Shakespeare Behinds Bars And Meaning To Forgiveness
Marking their seventh year in the program called Shakespeare Behind Bars, convicted felons at Kentucky's Luther Luckett Correctional Complex choose to perform Shakespeare's last and perhaps most original play, The Tempest. Their production not only covers all the important elements of a Shakespearean play, but also astoundingly reaches out to a higher level of meaning and understanding of justice and forgiveness.Shakespeare is considered as one of the greatest artists for his senses of characters and the complexities of human nature. In The Tempest, Shakespeare, with his genius, introduces new characters, new landscape, and new sensibility to the common consciousness.
Each character possesses certain traits and behaviors that through their actions, presents Shakespeare's analysis of human characters and their complexities. In order to portray Shakespeare's character successfully, one needs to be able to truly understand the depth of the character's conflicts, their thoughts, and their personalities. The inmates, through life experience and in relation to the crimes they committed, chose their own characters of the play. Shakespeare's characters, in all audience's amazement, after four hundred years, fit the inmates perfectly.
Curt Tofteland, the volunteer director of the program, even said "Shakespeare would have adored this group." And he was right. The cast of the play, including Hal as Prospero, Sammie as Trinculo, Leonard as Antonio, Big G as Caliban and Red as Miranda are strongly connected to their characters. In many ways, these inmates do not act in their performance, but express passionately their inner voice, which has been hidden or suppressed, through Shakespeare's marvelous text.The cast consists of convicted felons who committed robbery, rape and murder coming to prison with nothing but shame and regrets of their own actions. They certainly lost everything one could ever have such as family, friends, property but most of all, sense of identity.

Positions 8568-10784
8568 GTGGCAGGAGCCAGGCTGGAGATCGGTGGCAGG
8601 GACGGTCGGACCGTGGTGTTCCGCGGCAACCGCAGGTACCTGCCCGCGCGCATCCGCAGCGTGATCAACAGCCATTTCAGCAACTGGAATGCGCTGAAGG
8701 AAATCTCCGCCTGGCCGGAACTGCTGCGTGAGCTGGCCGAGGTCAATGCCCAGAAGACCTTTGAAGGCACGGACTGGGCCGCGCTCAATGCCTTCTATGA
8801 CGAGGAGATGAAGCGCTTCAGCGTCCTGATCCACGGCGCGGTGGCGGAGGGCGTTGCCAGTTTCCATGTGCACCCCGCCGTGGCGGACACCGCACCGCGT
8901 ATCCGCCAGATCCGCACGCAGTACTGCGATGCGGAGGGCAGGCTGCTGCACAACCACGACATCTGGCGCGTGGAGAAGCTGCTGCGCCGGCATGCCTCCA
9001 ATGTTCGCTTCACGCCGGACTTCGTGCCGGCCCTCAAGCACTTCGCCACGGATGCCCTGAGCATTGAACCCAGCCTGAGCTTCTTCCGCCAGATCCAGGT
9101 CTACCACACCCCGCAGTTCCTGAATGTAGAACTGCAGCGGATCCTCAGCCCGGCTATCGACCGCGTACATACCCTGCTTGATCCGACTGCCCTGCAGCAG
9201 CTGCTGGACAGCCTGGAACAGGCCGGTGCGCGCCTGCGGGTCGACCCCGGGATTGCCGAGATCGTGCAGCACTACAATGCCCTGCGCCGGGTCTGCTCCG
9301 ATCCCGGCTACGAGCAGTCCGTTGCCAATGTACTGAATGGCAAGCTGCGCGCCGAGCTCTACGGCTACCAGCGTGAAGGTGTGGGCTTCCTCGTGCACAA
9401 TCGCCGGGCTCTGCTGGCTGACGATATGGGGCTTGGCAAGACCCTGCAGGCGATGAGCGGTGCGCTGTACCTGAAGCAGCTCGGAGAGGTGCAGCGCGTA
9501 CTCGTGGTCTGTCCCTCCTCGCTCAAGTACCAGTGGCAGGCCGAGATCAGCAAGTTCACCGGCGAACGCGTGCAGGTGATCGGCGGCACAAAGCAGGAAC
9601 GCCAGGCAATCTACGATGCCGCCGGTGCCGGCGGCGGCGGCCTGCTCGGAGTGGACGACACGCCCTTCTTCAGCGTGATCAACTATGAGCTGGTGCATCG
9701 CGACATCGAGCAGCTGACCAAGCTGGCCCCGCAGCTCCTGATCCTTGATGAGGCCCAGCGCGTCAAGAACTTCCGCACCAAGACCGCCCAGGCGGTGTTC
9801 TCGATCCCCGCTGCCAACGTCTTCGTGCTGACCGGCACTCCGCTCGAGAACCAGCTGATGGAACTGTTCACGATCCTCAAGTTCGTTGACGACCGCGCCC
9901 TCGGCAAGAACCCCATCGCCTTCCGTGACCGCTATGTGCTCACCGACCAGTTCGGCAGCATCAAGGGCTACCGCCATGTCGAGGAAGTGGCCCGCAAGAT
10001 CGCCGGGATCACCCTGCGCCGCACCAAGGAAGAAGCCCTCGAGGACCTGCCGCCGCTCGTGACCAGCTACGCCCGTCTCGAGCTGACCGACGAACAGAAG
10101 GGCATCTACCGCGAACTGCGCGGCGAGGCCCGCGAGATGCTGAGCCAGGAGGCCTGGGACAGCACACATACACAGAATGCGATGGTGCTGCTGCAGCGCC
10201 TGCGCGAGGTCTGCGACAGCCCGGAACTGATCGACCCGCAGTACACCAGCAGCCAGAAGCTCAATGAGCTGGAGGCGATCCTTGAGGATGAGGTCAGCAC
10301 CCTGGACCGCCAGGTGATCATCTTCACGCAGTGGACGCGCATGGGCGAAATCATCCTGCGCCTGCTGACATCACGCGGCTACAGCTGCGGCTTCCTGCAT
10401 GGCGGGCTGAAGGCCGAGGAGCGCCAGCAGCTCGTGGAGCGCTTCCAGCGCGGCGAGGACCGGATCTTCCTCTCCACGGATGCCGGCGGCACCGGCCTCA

The Tempest, a play about justice, forgiveness and exploration, applies to every inmate's situation as they themselves were going through the transgression and exploration of their self identities. On the surface, we see these inmates rehearsing every line, every gesture with great care, experimenting different ways to deliver the messages. But on a deeper level, these people are constantly searching within their characters to find the true meaning in their past actions and their present lives.
Just like Caliban was taught how to talk by Prospero and Miranda, the play teaches these inmates how to speak the language within their hearts, something so genuine that their actions could not express. Hal, in his interview, explains his resentment for murdering his wife. A homosexual, Hal was and is still now struggling with his gender and conception of self identity. Through the character Prospero, Hal finds himself thinking about his own actions, his vulnerability, and finding his own voice.
Or in the case of Red who, similar to Miranda, first saw his father for the first time when he was fifteen. Red, with his struggled childhood and bisexuality, asks the question of Miranda and perhaps his own: "are you my father?" The Tempest's theme of exploration cannot be expressed any deeper than Red's shock in the recognition for his own quest of identity that has been denied by his parents.Although we don't see the whole performance of The Tempest, through the group's discussions and rehearsals, we can clearly see the deep connection each inmate shares for their characters. These men, astoundingly, can see Shakespeare and his vision through their own struggles just as Shakespeare can see them through their difficulties. The connection between the actors and the play is so unified that Shakespeare's themes can simply come directly across to the audience.